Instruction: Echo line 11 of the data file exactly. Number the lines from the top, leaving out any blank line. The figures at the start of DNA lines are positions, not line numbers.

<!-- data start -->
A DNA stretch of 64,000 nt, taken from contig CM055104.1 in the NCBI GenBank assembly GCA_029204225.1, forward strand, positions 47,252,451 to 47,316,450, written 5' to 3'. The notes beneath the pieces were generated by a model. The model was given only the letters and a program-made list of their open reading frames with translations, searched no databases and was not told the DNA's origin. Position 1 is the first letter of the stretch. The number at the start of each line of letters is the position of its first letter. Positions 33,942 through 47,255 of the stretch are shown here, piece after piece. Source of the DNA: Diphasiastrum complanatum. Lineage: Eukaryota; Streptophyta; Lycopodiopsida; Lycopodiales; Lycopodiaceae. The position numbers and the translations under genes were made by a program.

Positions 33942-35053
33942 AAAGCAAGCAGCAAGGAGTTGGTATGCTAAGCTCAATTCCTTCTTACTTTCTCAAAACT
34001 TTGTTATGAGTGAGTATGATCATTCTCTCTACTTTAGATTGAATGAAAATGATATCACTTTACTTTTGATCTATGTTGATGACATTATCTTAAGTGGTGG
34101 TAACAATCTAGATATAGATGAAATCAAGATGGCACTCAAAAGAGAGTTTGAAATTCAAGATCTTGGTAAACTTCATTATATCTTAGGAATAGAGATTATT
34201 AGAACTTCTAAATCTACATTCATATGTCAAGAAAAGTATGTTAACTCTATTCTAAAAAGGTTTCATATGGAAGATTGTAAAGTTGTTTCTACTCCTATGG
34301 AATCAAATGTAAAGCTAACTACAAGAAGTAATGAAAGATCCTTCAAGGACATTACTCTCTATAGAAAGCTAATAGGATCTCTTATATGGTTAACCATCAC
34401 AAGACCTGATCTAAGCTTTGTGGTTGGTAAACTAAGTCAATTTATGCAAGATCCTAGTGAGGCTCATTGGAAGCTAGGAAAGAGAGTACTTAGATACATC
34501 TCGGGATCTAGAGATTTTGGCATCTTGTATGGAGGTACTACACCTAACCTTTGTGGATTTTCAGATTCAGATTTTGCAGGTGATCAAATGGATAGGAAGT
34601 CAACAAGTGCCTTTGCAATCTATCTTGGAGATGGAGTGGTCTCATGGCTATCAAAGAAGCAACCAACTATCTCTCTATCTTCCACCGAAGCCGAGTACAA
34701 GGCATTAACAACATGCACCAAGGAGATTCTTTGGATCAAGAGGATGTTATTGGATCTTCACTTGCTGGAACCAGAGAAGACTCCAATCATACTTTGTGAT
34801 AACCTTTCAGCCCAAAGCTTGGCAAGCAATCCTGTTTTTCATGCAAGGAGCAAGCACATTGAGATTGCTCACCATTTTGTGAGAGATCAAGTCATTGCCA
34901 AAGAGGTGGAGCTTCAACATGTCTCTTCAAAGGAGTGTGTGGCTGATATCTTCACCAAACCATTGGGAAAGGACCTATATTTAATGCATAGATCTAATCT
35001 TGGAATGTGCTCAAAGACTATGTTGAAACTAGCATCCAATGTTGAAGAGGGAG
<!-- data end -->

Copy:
34701 GGCATTAACAACATGCACCAAGGAGATTCTTTGGATCAAGAGGATGTTATTGGATCTTCACTTGCTGGAACCAGAGAAGACTCCAATCATACTTTGTGAT